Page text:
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Broken Timber: A Place For Everybody, Not Just Kids

By Staff | Apr 1, 2009

Editor’s Note: This is the second of four articles on Broken Timber Outdoor Education Center in Hannibal.

ODNR’s 4,200 acre Powhatan Point Wildlife Area, located near the Broken Timber Outdoor Education Center, has a pond that the center’s Mike Willis would like to utilize.

Membership is available for a small fee, which allows access to all the facility has to offer including a loaner program. All kinds of fishing equipment is available to members to use. Willis hopes to fill the stock room with all types of hunting and fishing equipment for the loaner program.

The Sarah Jacobs Memorial Library, located in the center, has dozens of books, videos and information available on all types of outdoor fishing and hunting. There is a large screen TV to play the videos.

The library is dedicated to the late Sarah Jacobs because she had tried to help Willis establish something like the center. Jacobs’ sister and brother-in-law gave a monetary donation to help establish the library.

Down the hall, decorated with wildlife posters, there is a room with a bait station which holds minnows. Willis is looking for a refrigerator to store other bait.

The lab, which has an overhead ventilation system, is just right to melt lead for making sinkers and jig heads. Safety equipment includes goggles, protective sleeves and gloves. “Safety is always first,” said Willis. There is a polisher to smooth the lead and paint available to paint the sinkers and jig heads.

A number of seminars are in the planning stages. Willis is waiting for confirmation from a pro staff member of the Tru-Tungsten company to finalize a date for a river fishing seminar. A spring turkey seminar is being planned with Peck Martin of McMechen, who makes turkey calls.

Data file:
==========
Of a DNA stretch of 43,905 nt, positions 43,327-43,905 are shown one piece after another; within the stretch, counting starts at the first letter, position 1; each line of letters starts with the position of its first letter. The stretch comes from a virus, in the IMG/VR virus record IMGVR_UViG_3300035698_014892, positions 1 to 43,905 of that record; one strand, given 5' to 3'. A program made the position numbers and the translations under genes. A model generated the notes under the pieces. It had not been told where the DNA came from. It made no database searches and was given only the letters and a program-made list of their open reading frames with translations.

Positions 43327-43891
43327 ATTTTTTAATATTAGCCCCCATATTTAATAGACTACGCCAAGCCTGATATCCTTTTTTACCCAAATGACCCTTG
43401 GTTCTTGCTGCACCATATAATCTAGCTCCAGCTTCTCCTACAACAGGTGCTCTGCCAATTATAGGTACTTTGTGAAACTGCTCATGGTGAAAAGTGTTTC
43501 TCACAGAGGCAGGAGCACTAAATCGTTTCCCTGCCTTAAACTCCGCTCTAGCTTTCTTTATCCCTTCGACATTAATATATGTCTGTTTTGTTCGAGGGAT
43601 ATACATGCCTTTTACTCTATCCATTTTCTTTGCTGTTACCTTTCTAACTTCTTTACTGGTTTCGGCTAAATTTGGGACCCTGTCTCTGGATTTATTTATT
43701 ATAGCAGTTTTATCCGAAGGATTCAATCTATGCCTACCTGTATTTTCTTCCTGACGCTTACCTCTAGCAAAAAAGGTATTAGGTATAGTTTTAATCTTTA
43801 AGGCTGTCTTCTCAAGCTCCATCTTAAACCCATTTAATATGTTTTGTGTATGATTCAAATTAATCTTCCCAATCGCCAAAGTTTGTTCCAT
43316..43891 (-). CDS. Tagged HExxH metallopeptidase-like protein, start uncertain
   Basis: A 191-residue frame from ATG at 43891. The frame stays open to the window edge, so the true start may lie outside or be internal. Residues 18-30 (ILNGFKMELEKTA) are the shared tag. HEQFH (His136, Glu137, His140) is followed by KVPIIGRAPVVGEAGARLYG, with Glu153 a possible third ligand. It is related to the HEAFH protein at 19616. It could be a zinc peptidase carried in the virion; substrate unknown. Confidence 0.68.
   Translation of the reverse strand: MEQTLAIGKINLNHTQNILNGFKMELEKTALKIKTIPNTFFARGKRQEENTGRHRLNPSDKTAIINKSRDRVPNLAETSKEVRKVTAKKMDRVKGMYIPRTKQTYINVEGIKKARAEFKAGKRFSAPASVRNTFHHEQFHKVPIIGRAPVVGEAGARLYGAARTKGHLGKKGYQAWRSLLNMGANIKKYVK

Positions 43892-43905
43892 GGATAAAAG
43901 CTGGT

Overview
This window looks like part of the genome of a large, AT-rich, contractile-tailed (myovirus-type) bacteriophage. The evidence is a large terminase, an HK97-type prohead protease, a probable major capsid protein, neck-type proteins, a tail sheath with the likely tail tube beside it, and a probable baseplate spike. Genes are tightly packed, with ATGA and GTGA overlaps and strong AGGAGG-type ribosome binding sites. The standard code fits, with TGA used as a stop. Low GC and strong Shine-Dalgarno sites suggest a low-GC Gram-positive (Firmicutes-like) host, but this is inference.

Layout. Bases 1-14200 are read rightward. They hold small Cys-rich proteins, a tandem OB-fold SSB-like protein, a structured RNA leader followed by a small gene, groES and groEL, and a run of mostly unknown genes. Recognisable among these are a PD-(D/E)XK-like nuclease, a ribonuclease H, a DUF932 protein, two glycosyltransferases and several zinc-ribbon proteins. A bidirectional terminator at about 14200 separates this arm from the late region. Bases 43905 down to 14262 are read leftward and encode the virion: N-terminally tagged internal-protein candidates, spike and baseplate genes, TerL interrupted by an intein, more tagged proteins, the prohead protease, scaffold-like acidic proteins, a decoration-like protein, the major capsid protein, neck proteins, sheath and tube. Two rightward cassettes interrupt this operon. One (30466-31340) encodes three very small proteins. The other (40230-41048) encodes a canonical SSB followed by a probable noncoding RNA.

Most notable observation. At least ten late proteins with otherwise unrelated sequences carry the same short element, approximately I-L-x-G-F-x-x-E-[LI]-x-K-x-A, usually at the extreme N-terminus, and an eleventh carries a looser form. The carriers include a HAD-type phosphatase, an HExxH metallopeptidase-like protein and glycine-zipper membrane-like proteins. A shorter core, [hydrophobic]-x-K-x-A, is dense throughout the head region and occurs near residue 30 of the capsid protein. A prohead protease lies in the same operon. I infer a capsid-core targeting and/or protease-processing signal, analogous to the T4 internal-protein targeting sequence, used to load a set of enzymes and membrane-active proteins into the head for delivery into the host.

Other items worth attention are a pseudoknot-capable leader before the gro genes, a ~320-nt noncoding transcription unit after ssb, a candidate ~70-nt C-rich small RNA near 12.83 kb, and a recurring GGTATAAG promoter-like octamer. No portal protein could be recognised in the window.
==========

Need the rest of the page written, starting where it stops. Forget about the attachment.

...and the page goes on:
A sanctioned turkey calling contest also is being planned, along with deer hunting and trapping seminars. Willis would like someone to step forward to organize a Women in the Outdoors program. There is room in the facility to house this program.

Next installment:

educating children.

Three Signs of Spring


of Broken Timber Outdoor Education Center

“Do you hear what I hear?” Even when ice still sits on standing water, they start calling. Who? Pseudacris crucifer crucifer. Huh?

My husband says that sounds like something a priest would say. Not too far off. “Crucifer” does mean cross, but it refers to the X on the back of these tiny toads. How tiny? Only about an inch in length! But loud! Just your basic (Northern) Spring Peeper! You may never see one, but if you live near water you can hear them. They are tree toads and after their noisy mating season, they move to moist woodlands to feed on insects.

“Look! Up in the sky!” Right on! Turkey vultures! When I saw four of them overhead while driving home my thought was “Welcome back! The area is full of lovely road kill for you.” Here in the Ohio Valley, they are a familiar site, lunching on a possum or a slow raccoon.

However, one of their favorite nesting sites is north of us in Hinckley, Ohio. They nest – if you can call laying eggs on a rock a nest – in the crevices of caves and boulders. Hinckley’s glacial “ledges” are a perfect spot for that reason.

The locals have even made it into a tourist attraction by having a welcoming back celebration on the Sunday closest to March 15, which is when the biggest number seem to arrive.

While Cathartes aura may not have a pretty face, it is beautiful to watch as it rides the thermals looking for something dead for dinner.

Good eyes? No, they actually have a methane sensor to catch whiffs of the gas that decomposing animals give off!

You have to look down to find number three. Little yellow flowers about an inch across. They look like dandelions, but they’re not. Just a pretty yellow flower on a bare stem. Yup! Coltsfoot!

Even that clever old Roman, Pliny, didn’t know that the leaves of the plant come out after the flower! He believed they were two different plants! Wrong. After those lovely spring flowers, the hoof-shaped leaves that give the plant its name appear. Their name in Latin is Tussilago Farfara. No, it doesn’t have anything to do with horses or yellow flowers. Tussilago means “cough plant.”

Its use was so popular in Europe that colonists brought it to America to treat coughs, usually taken as a tea.

While it can be eaten, its bright yellow leafless flowers are important to me as a sure sign that winter is over and spring is here!